Jul 10, 2015

Shivering Summer Walleyes

By: Gary Parsons and Keith Kavajecz

If you’ve been walleye fishing for any amount of time, you no doubt have developed that little voice in your head – you know the one – the one that tells you to move to a new spot when the fish aren’t biting where you are at the moment. That voice that whispers to you, “Try the Firetiger one, it worked on that other lake so it should work here.” We all have it. Do you listen to your little voice? 

Last summer while preparing for a NWT tournament on Green Bay, Gary’s little voice was talking to him … persistently. Green Bay, like most other Great Lakes fisheries, tended to be a trolling bite, but we, as well as a few other anglers, were always looking at ways to target the walleyes that were set up on structure on these vast bodies of water; some way that did not involve trolling. We wanted a more precise approach to catching these fish. Gary’s voice kept telling him there was a better way; better than rigging, or conventional jigging presentations.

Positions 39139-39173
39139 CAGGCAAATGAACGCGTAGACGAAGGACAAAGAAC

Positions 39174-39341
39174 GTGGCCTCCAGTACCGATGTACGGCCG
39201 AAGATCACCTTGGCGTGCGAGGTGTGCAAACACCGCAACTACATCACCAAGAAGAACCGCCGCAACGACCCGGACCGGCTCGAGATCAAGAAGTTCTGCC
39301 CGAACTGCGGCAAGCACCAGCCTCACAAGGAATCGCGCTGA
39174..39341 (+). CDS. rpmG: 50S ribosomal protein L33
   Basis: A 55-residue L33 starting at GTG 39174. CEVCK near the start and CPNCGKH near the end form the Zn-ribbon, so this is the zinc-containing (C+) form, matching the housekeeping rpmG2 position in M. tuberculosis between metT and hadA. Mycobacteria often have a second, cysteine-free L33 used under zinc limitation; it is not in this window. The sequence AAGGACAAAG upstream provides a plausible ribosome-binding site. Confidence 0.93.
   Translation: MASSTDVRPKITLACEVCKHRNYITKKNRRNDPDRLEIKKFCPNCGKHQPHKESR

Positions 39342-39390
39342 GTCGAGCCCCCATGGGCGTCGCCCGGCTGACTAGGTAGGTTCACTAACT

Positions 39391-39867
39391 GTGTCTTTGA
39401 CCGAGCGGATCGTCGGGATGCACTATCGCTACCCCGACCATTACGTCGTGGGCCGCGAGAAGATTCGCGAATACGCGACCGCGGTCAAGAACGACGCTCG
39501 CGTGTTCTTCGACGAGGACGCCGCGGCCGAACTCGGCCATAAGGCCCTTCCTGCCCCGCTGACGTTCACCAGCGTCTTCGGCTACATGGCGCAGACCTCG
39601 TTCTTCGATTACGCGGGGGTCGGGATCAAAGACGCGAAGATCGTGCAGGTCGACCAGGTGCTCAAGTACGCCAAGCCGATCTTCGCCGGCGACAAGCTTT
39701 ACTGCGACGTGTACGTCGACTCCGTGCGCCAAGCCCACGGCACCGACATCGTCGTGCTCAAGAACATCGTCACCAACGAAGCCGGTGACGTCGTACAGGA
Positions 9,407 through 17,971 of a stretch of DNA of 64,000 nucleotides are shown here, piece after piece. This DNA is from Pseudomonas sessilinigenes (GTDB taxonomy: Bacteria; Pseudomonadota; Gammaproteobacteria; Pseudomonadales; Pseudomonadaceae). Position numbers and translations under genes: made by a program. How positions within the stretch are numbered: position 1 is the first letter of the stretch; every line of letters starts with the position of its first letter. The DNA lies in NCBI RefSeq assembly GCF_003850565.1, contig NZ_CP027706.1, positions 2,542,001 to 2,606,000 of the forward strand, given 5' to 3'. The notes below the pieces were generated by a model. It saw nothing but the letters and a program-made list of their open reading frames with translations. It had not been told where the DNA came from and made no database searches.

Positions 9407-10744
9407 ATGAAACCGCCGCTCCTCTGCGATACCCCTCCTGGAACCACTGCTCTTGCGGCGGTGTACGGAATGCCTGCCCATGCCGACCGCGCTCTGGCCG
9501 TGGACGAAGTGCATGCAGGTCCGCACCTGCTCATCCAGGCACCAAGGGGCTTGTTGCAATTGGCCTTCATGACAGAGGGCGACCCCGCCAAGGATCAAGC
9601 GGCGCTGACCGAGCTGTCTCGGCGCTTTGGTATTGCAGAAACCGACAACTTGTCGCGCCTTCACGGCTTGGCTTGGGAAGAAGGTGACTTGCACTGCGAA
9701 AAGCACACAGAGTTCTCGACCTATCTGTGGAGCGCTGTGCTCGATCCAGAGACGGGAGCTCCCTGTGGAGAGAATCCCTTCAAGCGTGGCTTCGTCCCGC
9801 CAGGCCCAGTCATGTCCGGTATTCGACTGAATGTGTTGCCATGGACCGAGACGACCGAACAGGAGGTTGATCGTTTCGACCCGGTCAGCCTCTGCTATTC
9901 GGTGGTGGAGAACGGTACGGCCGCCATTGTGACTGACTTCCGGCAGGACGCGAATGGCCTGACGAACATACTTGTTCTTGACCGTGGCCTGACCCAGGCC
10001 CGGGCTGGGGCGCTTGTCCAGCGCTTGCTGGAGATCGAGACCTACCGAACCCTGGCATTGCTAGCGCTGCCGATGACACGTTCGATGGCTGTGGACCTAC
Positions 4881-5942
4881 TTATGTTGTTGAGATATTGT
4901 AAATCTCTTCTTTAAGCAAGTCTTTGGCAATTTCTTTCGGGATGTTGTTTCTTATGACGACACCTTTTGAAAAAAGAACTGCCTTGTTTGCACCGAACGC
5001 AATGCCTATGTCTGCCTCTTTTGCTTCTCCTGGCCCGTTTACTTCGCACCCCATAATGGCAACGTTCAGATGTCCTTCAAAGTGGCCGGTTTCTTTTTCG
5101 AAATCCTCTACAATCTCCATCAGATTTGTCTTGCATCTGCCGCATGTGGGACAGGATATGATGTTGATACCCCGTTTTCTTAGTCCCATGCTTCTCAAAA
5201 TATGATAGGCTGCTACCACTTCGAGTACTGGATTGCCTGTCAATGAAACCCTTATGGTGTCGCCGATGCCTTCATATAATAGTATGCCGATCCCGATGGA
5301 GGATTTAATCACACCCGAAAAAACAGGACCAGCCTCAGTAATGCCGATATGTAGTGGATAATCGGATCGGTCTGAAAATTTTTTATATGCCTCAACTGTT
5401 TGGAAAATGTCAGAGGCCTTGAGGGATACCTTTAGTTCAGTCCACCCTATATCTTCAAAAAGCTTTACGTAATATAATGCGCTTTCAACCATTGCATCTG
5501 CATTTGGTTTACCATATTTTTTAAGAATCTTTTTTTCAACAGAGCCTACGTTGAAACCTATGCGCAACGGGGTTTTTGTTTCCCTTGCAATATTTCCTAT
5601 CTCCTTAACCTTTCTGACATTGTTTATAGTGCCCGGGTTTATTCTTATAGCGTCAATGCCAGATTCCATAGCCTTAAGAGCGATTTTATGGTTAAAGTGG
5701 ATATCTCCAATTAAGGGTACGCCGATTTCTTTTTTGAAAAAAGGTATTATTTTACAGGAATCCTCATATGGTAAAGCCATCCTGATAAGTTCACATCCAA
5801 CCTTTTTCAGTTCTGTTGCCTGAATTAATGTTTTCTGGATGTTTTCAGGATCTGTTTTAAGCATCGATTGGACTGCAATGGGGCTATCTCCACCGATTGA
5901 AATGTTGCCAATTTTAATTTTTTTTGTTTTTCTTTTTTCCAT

Known primarily as a “trolling bite” fishery, the walleyes of Lake Michigan’s “north end” are notorious for being tough to catch when the winds lay down in the summer months. Most of the walleyes there relate to structure, like humps and breaks, and because of the clear water, tend to be finicky unless you have a good chop on the surface. We knew there had to be a better tactic than trolling to reach these fish, and Gary’s little voice kept telling him it had to be a jigging-type technique – just not your typical one. There was a tactic we had never used here before, but had some success in other areas of the country with it. The idea was to use ice-fishing style jigging minnow lures on open water structures. In his Internet researching, Gary had found a bait that resembled the popular Jigging Rapala many anglers were using for this tactic, but one he had a gut feeling would have the action he was looking for to trigger more bites. What he found was the Moonshine Shiver Minnow. A lure produced by a very small company in Michigan’s U.P. that before now was basically only known as a small “garage-operation” ice fishing lure company.